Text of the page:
Alameda Theater: The Past & Future Of San Antonio's Mexican Movie Palace
One of the last classic Mexican movie palaces in San Antonio still stands. Built in 1949, for three decades, the Alameda Theatre played host not only to films, but variety shows known as “variedades.”
Stars of Mexico’s golden age, including Pedro Infante, Maria Félix, and Cantinflas graced the stage. But what set the Alameda apart from other nearby theaters, was it offered desegregated seating.
The Alameda closed in the late 1980s. There have been numerous attempts to revive it, but the latest might be the one that sticks.
San Antonio — in partnership with Bexar County, La Familia Cortez, and Texas Public Radio — plans to restore and revive the Alameda as a multimedia performing arts and film center, serving the Latino community. Texas Public Radio’s future headquarters will also be housed adjacent to the theater, in the non-historic backstage structure.
Giant, illustrated panels of a charro and a woman in traditional Mexican dress with flowers in her hair greet visitors at the doors. On either side are elaborately curved stairways that lead theatergoers to the balcony. The stairways, bordered by sketched plexiglass railings, are blocked off for safety. The theater is nearly in the shape it was when it ceased to operate two decades ago.
Chicano scholar and art historian Tomás Ybarra-Frausto led the tour and said the history of the Alameda is reflective of the history of San Antonio.
When the Alameda was in its prime, he said this was where the Mexican-American community learned about itself.
“Remember,” said Ybarra-Frausto, “a lot of this was not taught to us in high school or elementary school. So we saw and learned the history through the movies.”
When you pass through the lobby and under the art deco chandeliers and walk through the double doors on each side, you see a wide expanse of empty space. This is where thousands of theatergoers would have sat in the dark, passing popcorn down the aisle, with eyes glued to the center stage.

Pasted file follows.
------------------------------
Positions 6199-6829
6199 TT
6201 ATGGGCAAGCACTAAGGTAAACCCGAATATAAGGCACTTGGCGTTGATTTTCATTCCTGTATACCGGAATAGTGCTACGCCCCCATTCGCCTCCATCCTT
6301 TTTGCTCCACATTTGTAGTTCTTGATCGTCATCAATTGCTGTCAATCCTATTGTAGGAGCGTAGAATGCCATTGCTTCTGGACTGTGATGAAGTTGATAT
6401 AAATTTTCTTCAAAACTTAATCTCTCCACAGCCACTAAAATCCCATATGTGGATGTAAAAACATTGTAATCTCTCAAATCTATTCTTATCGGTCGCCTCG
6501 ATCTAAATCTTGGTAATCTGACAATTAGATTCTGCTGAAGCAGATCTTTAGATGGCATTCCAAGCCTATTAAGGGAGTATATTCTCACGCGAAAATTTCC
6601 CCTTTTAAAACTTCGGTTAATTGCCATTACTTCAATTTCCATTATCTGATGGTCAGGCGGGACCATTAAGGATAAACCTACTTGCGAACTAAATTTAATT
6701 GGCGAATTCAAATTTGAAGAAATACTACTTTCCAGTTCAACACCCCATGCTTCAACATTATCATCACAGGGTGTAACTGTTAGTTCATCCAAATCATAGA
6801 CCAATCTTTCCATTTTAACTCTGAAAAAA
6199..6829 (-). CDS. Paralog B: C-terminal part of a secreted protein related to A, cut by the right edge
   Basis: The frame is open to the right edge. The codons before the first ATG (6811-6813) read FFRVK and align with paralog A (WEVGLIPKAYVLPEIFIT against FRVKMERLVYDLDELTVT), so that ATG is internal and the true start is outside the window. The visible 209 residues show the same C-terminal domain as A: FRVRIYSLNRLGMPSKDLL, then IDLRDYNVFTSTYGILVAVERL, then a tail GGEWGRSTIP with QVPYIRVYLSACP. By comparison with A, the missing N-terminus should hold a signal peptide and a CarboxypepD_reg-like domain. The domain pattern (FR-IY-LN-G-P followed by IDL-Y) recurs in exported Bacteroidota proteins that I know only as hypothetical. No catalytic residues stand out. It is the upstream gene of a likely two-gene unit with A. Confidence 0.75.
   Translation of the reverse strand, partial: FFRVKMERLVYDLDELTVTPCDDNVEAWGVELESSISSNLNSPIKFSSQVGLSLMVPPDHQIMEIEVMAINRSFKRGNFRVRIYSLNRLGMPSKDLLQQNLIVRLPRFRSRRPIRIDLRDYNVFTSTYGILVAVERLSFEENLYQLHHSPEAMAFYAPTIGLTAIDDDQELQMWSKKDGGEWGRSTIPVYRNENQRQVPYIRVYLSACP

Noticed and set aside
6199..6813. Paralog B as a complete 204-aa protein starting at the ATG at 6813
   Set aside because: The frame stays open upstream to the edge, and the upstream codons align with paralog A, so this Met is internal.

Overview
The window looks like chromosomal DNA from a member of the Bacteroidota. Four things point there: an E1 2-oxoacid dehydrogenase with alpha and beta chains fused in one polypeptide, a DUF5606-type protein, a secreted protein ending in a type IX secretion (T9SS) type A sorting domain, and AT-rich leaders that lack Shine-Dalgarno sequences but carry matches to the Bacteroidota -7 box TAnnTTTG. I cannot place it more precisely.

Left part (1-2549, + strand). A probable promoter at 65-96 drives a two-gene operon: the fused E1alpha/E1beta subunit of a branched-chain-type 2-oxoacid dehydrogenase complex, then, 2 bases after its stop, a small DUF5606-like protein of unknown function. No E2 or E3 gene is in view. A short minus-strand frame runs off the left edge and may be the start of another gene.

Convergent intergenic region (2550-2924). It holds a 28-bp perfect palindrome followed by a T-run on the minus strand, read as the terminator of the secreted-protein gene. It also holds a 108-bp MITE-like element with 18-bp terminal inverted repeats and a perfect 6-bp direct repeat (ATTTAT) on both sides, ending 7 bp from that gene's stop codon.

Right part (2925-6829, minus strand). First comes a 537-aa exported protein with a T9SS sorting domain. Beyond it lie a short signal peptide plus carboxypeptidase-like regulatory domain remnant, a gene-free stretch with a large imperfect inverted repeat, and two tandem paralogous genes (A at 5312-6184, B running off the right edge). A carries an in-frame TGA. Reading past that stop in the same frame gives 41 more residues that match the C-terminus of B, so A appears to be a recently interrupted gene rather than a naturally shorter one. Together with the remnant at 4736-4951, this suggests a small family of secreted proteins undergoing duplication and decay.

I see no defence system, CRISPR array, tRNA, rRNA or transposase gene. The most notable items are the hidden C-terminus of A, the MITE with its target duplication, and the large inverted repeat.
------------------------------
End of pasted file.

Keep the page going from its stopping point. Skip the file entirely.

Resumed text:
But there are no seats there now. And if you walk closer to the stage, there are just a few chairs and a projector showing some short films on a screen.
What is there when you turn around to look back at the house is a huge balcony shrouded in darkness.
And on your left and your right are large, blue-tinted murals.
“On the left-hand side is the story of Texas,” Ybarra-Frausto said.” You can see the Spaniards coming with their oxen, the buildings. You see the Cathedral; you see the Alamo.”
The opposite side of the theater illustrates the history of Mexico.
“You see the Spaniards, Columbus coming, then you see the conquistadores,” Ybarra-Frausto said.
And what makes the murals even more special, they’re drawn with phosphorescent black light paint, which makes it glow in the dark.
Ybarra-Frausto said the murals and the building itself are a symbolic union of the two cultures that make up Texas and San Antonio.
Rachel Delgado, a member of the Westside Preservation Alliance, has fond childhood memories of seeing movies and variedades at the Alameda. And she was especially enamored by one room.
“The ladies lounge was glamorous,” she said. “Mirrors all along the wall. The little table was … bean-shaped, curved around. I was just a little girl and I felt so glamorous in there. “
And Jesus Rios Vidales, 97, a short, spry, spirited man, remembered entertaining theatergoers outside the Alameda with his Mexican trio, El Trio Los Romanticos.
He talked about once having the gumption to ask the manager for permission to play inside.
“I told him, ‘My name is Jesse Vidales. I used to be a singer back in my days. I still sing every now and then,” he said. “ ‘I wanted to see if you could give me permission to come in and sing one or three songs.’ ‘Oh, yes, yes, come on in,” Vidales said. “I loved it.”
Plans to revive the theater include converting the 3,000-seat venue into a more intimate 1,000-seat space. It will include modern sound and lighting upgrades and the restoration of historically significant structures, like the stairways, the mirrored women’s powder rooms, and the expansive balcony.
Vidales hopes the spirit of the building will not be tarnished with shiny, new upgrades.
If they do, Vidales said, “(They’re) going to be destroying the sentimental feelings of the theater in its early days. (But) I know we will continue to see the Alameda.”
Construction is set to begin in July 2019, with completion by fall 2020.